Powershell: add many users to a security group?

Experts-

Still relatively new to Powershell and am having some issues trying to figure out the proper syntax for this.

I have the users in a single OU (I also have a list of the users in a CSV file).
Is there a way to use powershell to make these users a member of a specific security group?

I think my syntax is wrong, and still can't quite get the hang of it.
$Group = [ADSI]"LDAP://CN=TESTOU,OU=Company Users,DC=blah,DC=com"

get-user -organizationalUnit TESTOU | where-object{$_.RecipientType -eq User" -and $_.department -eq "Sales"} | $Group.Add("LDAP://$($newuser.distinguishedName)")

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ThinkPaperIT ConsultantAsked:
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prashanthdCommented:
Try the following powershell code, it will fetch all users from OU and add the Group
Set the following values
#Set the absolute path of the group  
$group = [ADSI]"LDAP://CN=TESTOU,OU=Company Users,DC=blah,DC=com"
#Set the absolute path of the OU  
$objDomain = New-Object System.DirectoryServices.DirectoryEntry("LDAP://ou=TESTOU,dc=blah,dc=com")
#Set the absolute path of the group  
$group = [ADSI]"LDAP://CN=TESTOU,OU=Company Users,DC=blah,DC=com"
#Set the absolute path of the OU   
$objDomain = New-Object System.DirectoryServices.DirectoryEntry("LDAP://ou=TESTOU,dc=blah,dc=com") 

$strFilter = "(&(objectClass=person)(objectCategory=User))"
$objSearcher = New-Object System.DirectoryServices.DirectorySearcher
$objSearcher.SearchRoot = $objDomain
$objSearcher.PageSize = 1000
$objSearcher.Filter = $strFilter
$objSearcher.SearchScope = "subtree"

$colProplist ="adspath"
foreach ($i in $colPropList){$objSearcher.PropertiesToLoad.Add($i)}

$colResults = $objSearcher.FindAll()

foreach ($objResult in $colResults){
    $objItem = $objResult.Properties; 
	$objItem.adspath
	$group.add($objItem.adspath)
	$group.SetInfo()
	}

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Adam BrownSr Solutions ArchitectCommented:
Well, there are some built in Powershell cmdlets you can use if you have Windows 2008 R2. If you don't, I'd highly recommend using the quest active roles shell available here: http://www.quest.com/powershell/activeroles-server.aspx

I'll work on a quick script for you to use in there that should work well.
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Adam BrownSr Solutions ArchitectCommented:
The attached code should do what you want if you use the Quest cmdlets.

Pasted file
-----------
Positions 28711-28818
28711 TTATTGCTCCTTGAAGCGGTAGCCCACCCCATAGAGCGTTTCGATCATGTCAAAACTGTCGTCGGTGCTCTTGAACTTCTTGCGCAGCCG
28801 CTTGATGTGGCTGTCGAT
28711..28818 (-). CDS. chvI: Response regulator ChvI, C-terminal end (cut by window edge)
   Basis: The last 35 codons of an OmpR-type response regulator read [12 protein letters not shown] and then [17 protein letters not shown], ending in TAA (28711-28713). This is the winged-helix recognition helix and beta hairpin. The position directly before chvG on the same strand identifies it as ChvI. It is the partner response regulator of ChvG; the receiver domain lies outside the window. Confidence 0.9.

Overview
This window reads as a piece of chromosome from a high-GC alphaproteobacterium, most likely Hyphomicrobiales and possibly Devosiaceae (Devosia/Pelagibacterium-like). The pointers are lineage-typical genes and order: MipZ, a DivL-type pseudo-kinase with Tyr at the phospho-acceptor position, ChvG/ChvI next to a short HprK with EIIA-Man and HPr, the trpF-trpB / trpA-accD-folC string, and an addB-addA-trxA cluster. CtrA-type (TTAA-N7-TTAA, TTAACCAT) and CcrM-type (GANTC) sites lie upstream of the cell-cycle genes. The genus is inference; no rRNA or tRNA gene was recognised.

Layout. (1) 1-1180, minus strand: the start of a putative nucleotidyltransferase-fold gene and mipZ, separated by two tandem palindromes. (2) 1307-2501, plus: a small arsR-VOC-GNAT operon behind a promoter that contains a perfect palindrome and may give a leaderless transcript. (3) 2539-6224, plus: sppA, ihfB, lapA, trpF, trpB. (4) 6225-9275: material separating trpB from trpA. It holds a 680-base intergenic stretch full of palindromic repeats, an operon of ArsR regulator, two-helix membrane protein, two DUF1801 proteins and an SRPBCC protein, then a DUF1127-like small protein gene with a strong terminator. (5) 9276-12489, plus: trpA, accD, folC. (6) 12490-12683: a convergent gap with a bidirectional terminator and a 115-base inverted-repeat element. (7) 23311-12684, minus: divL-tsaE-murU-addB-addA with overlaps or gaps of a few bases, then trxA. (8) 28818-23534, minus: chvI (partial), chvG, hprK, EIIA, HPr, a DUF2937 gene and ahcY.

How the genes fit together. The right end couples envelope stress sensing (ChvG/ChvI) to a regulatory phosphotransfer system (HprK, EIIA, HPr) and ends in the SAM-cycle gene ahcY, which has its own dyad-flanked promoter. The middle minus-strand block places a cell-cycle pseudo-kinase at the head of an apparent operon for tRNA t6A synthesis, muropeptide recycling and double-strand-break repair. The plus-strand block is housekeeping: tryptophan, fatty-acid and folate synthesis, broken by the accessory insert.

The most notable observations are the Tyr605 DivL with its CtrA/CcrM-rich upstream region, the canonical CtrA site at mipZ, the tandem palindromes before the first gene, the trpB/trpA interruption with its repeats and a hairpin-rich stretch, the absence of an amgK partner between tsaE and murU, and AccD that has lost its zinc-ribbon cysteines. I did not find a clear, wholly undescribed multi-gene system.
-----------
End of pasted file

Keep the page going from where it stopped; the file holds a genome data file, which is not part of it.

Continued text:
Here's how it works, the get-qaduser cmdlet pulls all users in AD, the Where limits returns to users that have a parentcontainer attribute of domain.com/home/users. The results are placed into an object. A foreach-object is run on that object and pulls the Name attribute and ties it to the $name object and runs the add-qadgroupmember cmdlet for each entry. The add-qadgroupmember cmdlet is passed the identity of the group Groupname and each pass of the foreach loop adds the user to that group.
$users = get-qaduser | where{$_.parentcontainer -eq "domain.com/Home/Users"}
foreach ($name in $users)
{
add-qadgroupmember -identity "Groupname" -member $name
}

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ThinkPaperIT ConsultantAuthor Commented:
I understand that Quest cmdlets are very useful, but unfortunately I am not allowed to use it.

I found a workaround by simply using Active Directory, opening the properties of the Security Group, and adding the users in that way (Selecting them all) since they are all located in the same OU.

Still -- it'd be nice if I could figure the commands out.
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Adam BrownSr Solutions ArchitectCommented:
Yeah. Native coding for AD work in powershell is a little tricky. For instance, the get-user cmdlet doesn't really exist in native powershell. In the AD Shell for 2008 R2, you would use the get-aduser cmdlet. The -organizationalunit switch also doesn't exist. You would use something similar to the code snippet I added, where{$_.parentcontainer -eq "ou path"}, to pull out only users that are in a specific OU.

http://www.techrepublic.com/blog/networking/managing-active-directory-objects-with-powershell-in-windows-server-2008/1166 should give you some more detail on what you would want to do without Quest or the AD cmdlets in 2008 R2. There are some additional resources available there that may help as well.You may also want to wait a bit, and some of the more experienced powershellers will probably come by and give some advice. I'd point you to the beginner's guide I wrote a while back, but I think you're already past what it will be able to explain. A link to it is in my profile if you feel like looking at it, though.
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prashanthdCommented:
Will a vbscript be helpful?
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ThinkPaperIT ConsultantAuthor Commented:
Wow, thanks! That was a whole lot more complicated than I thought it would be. @_@!
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